A NITI Aayog
report earlier in January 2017 stated the government’s digital payments
policy quite lucidly and asked the ministry of finance and RBI to act on it. The report noted, “During October, 2016 the total number of digital payments
was 900 million, which translates to just one transaction per adult per month for approximately 900 million adults. The Committee suggests a target of 30 billion digital payments
a month by December 2017, i.e. one digital payment transaction per adult person per day.”
The report also put the onus on the department of telecommunication to remove technology barriers to ensure accelerated adoption of USSD. The report noted, “Usage barriers for USSD should be eliminated for greater adoption – prioritisation of USSD signals for containing high volume of session drops, capping of consumer charges at Rs 5 per month for unlimited number of transactions, non-response time out to be increased from 10 seconds to 30 seconds, session time to be increased to 5 minutes. USSD shall also be made functional just by entering the Aadhaar number which will help semi-urban and rural citizens to adopt USSD with ease.” The ministry of finance was also asked to ensure that all banks be brought on the USSD platform. Banks were asked to seed all mobile numbers to respective bank accounts since the UPI platform could be only used with this linkage. Other suggestions include developing a common UPI Quick Response (QR) code to be deployed at all merchant locations.
Although USSD & UPI have witnessed the highest growth among these three mobile platforms, IMPS accounts for the bulk of transactions among all three in value terms. IMPS transactions have doubled between November 2016 and August 2017. IMPS is not entirely mobile based and is also offered by some banks through their internet banking facilities. In August the value of transactions through IMPS stood at almost $10 billion – again a fraction of the trillion dollar plus electronic payment ecosystem in India.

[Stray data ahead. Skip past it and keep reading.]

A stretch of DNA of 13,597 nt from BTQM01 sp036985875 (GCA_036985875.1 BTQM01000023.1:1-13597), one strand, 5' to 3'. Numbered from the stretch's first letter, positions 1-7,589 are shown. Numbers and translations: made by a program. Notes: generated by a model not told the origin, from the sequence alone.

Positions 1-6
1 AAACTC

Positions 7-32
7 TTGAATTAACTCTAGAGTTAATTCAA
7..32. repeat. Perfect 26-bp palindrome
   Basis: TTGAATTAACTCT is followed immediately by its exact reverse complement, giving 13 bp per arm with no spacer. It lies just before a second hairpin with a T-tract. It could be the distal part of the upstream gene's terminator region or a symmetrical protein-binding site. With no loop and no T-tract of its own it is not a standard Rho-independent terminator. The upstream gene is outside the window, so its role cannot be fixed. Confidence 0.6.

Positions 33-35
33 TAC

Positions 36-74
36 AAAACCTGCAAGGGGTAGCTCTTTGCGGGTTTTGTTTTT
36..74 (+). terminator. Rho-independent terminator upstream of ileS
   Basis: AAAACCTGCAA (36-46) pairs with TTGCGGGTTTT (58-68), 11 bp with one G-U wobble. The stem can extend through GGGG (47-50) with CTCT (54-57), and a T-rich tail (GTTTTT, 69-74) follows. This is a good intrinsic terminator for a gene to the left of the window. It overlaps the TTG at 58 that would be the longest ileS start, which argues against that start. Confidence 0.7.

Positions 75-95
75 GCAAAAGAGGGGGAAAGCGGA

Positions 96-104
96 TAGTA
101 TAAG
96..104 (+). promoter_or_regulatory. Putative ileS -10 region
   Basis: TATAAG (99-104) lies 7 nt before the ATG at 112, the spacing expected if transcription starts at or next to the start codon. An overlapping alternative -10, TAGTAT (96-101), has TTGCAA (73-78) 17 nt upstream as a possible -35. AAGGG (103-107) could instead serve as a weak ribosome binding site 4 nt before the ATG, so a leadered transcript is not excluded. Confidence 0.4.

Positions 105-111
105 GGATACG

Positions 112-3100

While these are encouraging figures, challenges still remain on how to wean Indians away from hoarding cash and into the payments bank
ecosystem. RBI documents suggest that while the value of bank notes in circulation declined by a quarter in 2016-17, the number of bank notes increased by 11 per cent - an indication that lower value denominations were being injected into the economy.
Meanwhile, the newly introduced highest denomination bank note of Rs 2,000 accounts for barely 3 per cent of the total currency but more than half the value of the currency in circulation. While cash seems to be getting back in favour, the government wants to stem India’s slide back to a cash dominant economy by inducing behavioral changes. Two measures suggested by NITI Aayog
include – giving cash backs on small spends through e-wallets and tax refunds to those who transact digitally up to a certain proportion of their income.
Gates may well be excited and optimistic about Modi’s initiatives to usher in a digital economy in India but how long this excitement lasts could well be decided by how successful the Modi government will be in weaning Indians off their addiction to cash.